With the prospect of engaging with the true artistic intention, then, it is time, at last, to reconnect with Eurythmics’ RCA albums as distinct and unadulterated musical entities, and for fans to once more absorb them on their own terms, without the weight of added-on and expendable tracks and random opinions thrown out by random lists, but instead with the privilege of gloriously reproduced sleeves and durable 180-gram vinyl offering remastered sound.
Time, then, to reconsider In the Garden, still sounding remarkably fresh in its absence of the usual mid-’80s production sheen, with legendary German producer Conny Plank (of Kraftwerk’s Autobahn fame) having applied motorik rhythms and given it a dark and austere European air, in unison with Lennox’s unrecognizably understated vocals (no, this isn’t Stereolab). Time, also, to take in the full electronic sweep of Sweet Dreams (Are Made of This), still astonishing as a two-sided electronic and R’n’B-infuzed exploration of urban isolation and romantic longing, with “I Could Give You (A Mirror)”, “The Walk” and the epic “This City Never Sleeps” sounding every bit as mesmerizing as the album’s famous hit singles.
Time, furthermore, to revisit Touch, if only to wonder at it being so consistently singled out through the years, its unifying themes of isolation and bitterness over such a surprising array of sounds and songs certainly making a strong case. We further have the opportunity to give Be Yourself Tonight a fresh listen, essential, still, as a work of pure pop/soul brilliance with the welcome new prominence of Stewart’s guitar licks, even though it is missing the dark, experimental edge of yore.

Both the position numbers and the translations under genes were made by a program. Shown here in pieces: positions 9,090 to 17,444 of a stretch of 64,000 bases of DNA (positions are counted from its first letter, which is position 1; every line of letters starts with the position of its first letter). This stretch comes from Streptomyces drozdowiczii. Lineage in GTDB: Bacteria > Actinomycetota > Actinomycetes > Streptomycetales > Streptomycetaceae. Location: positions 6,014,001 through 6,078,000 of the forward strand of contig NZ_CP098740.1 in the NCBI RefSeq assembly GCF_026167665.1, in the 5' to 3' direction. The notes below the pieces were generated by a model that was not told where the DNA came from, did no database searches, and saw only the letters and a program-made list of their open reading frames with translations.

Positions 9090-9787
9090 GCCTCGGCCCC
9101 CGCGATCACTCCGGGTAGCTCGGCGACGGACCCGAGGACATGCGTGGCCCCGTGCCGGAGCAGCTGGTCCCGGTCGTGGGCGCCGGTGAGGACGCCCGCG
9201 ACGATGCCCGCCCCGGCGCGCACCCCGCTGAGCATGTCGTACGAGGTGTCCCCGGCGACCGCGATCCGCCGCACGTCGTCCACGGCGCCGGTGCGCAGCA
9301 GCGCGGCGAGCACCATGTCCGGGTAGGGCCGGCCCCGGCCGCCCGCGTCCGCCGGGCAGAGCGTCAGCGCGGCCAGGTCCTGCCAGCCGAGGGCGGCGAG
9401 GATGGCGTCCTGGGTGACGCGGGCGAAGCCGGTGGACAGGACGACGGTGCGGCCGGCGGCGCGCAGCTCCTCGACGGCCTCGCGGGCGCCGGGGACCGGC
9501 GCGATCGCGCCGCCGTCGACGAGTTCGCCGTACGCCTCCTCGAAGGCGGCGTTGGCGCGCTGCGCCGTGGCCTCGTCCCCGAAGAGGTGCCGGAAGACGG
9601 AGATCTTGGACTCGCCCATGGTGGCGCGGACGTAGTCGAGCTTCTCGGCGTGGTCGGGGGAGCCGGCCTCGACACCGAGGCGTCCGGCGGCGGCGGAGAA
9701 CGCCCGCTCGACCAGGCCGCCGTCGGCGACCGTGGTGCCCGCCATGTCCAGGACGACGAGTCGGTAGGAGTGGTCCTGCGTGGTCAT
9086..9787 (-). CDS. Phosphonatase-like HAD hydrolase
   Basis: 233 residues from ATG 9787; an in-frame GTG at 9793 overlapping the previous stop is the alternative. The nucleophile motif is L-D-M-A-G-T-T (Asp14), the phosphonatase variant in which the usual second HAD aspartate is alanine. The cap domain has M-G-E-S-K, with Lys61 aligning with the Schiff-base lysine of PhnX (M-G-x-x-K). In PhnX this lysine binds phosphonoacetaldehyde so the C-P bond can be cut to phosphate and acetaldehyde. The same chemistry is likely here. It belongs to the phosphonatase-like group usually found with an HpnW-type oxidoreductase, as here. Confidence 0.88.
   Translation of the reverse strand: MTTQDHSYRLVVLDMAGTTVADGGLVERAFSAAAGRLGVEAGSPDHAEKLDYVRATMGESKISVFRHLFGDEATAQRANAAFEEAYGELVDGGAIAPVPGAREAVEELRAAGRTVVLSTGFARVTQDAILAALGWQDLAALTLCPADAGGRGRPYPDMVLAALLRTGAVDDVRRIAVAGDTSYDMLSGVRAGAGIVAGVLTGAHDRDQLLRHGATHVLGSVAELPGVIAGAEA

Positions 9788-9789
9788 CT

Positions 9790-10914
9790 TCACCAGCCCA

But what of Revenge? Well, it still appears to be marred by dull and overlong tracks such as “Miracle of Love” and some pretty lightweight material overall, unless, of course, you consider “Missionary Man” to be a harsh critique of Western colonialism: “He’s got God on his side / He’s got the saints and apostles backin’ up from behind”. Yet, not to worry, because we are here to witness again the powerful counterblow of Savage, now becoming the firm fan favorite of the Eurythmics catalog, while building up a reputation as the duo’s Revolver, or maybe Low, with an experimental sound dominated by Stewart’s adopted digital synthesizer of choice, a synclavier, facilitating Lennox’s excursions into concept-album territory, where the distinctive two sides of the record tell the unsettling story of a woman’s descent into heartbreak, cynicism, emotional devastation and masochism. In its aftermath, the We Too Are One and Peace albums seem somewhat inessential and inconsistent, even though there are strong songs to be found here.
After all this, it’s plain to see that the eight vinyl records before us form an integral part of the Eurythmics legacy, proving, after a lengthy period of abandonment, that the duo are not just about the iconic singles and the groundbreaking videos. The rereleased records, indeed, look set to keep Lennox and Stewart from critical oblivion for a time yet, while it is likely that we will soon begin to see Savage, at least, join Touch in the lower reaches of Best Albums of All Time lists. Failing that, it will certainly feature in the 500 Bleakest Synclavier-Dominated Albums About Emotional Abuse and Failed Relationships. Maybe, even, quite highly.